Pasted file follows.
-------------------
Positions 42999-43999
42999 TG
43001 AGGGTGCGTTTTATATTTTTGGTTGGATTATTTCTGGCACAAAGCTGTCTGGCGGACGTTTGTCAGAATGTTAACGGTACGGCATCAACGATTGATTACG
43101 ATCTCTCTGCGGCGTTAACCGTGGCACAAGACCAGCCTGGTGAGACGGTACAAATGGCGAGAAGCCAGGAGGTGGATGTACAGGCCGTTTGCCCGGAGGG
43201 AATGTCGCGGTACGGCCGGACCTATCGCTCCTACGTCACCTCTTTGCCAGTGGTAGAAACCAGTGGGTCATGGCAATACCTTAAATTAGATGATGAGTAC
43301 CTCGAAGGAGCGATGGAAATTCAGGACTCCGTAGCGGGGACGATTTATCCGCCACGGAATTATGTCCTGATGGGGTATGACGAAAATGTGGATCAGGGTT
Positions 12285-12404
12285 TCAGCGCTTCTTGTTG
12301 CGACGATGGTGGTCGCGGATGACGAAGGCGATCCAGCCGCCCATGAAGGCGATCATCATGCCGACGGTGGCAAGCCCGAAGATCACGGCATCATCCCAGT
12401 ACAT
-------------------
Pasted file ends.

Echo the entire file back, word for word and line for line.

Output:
Positions 42999-43999
42999 TG
43001 AGGGTGCGTTTTATATTTTTGGTTGGATTATTTCTGGCACAAAGCTGTCTGGCGGACGTTTGTCAGAATGTTAACGGTACGGCATCAACGATTGATTACG
43101 ATCTCTCTGCGGCGTTAACCGTGGCACAAGACCAGCCTGGTGAGACGGTACAAATGGCGAGAAGCCAGGAGGTGGATGTACAGGCCGTTTGCCCGGAGGG
43201 AATGTCGCGGTACGGCCGGACCTATCGCTCCTACGTCACCTCTTTGCCAGTGGTAGAAACCAGTGGGTCATGGCAATACCTTAAATTAGATGATGAGTAC
43301 CTCGAAGGAGCGATGGAAATTCAGGACTCCGTAGCGGGGACGATTTATCCGCCACGGAATTATGTCCTGATGGGGTATGACGAAAATGTGGATCAGGGTT
Positions 12285-12404
12285 TCAGCGCTTCTTGTTG
12301 CGACGATGGTGGTCGCGGATGACGAAGGCGATCCAGCCGCCCATGAAGGCGATCATCATGCCGACGGTGGCAAGCCCGAAGATCACGGCATCATCCCAGT
12401 ACAT